Introduction to the field of psychology and the major sub-areas including the biological basis of behavior, sensation, perception, learning, memory, motivation, emotion, personality, stress, as well as abnormal, developmental and social psychology. Students majoring in Psychology must earn a grade of C or higher. G.E.
Course Rotation for Day Program:
Offered Fall and Spring.
Most current editions of the following:
Introduction to Psychology
By Kalat, J. W. Recommended
Psychology: Themes and Variations
By Weiten, W. Recommended
By Ciccarelli, S. K. & White J. N. Recommended
Publication Manual of the American Psychological Association
By American Psychological Association Recommended
Psychology: Themes & Variations (Briefer Version)
By Weiten, W. Category/Comments - Text for the Online Campus Recommended
Course Learning Outcomes
Demonstrate knowledge and understanding of the major concepts, theoretical perspectives, empirical findings, and historical trends in psychology.
Recognize the necessity for ethical behavior in all aspects of the science and practice of psychology.
Recognize the relevance of psychological knowledge in occupations and other settings.
Major Topics/Skills to be Covered:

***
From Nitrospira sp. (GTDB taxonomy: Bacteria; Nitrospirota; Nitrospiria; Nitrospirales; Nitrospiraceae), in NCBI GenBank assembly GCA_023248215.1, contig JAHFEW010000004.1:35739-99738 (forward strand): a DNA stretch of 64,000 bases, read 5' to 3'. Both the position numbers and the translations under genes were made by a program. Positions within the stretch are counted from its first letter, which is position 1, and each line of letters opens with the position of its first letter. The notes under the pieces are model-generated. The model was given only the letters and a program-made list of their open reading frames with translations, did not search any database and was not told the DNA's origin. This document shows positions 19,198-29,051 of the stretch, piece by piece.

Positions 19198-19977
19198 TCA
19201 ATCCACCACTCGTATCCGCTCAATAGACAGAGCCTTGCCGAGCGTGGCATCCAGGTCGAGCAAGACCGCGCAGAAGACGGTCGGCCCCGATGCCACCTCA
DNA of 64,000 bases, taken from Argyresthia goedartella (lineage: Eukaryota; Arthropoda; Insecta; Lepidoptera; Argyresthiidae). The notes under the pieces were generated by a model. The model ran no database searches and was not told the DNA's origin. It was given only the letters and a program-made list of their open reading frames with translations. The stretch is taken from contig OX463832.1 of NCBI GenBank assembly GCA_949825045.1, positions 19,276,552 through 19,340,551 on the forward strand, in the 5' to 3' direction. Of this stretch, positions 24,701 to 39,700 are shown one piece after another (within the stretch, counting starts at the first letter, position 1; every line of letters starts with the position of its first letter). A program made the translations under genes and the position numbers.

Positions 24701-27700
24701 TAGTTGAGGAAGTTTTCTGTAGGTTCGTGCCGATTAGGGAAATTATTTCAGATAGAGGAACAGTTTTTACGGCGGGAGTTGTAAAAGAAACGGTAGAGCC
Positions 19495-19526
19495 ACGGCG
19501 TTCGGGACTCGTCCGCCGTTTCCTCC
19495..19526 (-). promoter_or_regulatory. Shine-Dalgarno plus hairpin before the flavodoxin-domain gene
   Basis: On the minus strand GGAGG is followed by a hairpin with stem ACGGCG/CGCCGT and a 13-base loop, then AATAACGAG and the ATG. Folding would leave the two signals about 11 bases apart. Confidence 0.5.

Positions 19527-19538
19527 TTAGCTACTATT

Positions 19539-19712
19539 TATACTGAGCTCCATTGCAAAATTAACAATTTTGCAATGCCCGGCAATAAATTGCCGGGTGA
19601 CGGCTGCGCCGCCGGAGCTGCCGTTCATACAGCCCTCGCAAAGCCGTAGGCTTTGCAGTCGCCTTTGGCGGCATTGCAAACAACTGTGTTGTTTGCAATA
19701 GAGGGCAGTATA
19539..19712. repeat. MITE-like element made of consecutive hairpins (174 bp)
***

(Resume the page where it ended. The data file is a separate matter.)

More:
Historical foundations of psychology
Psychology as a science
Fields of psychological study
States of consciousness
Sensation and Perception
Recommended maximum class size for this course: 35 - 25 online
NOTE: The intention of this master course syllabus is to provide an outline of the contents of this course, as specified by
the faculty of Columbia College, regardless of who teaches the course, when it is taught, or where it is taught. Faculty members teaching this
course for Columbia College are expected to facilitate learning pursuant to the course learning outcomes and cover the subjects listed in the Major Topics/Skills to be Covered section.
However, instructors are also encouraged to cover additional topics of interest so long as those topics are relevant to the course's
subject. The master syllabus is, therefore, prescriptive in nature but also allows for a diversity of individual approaches to course material.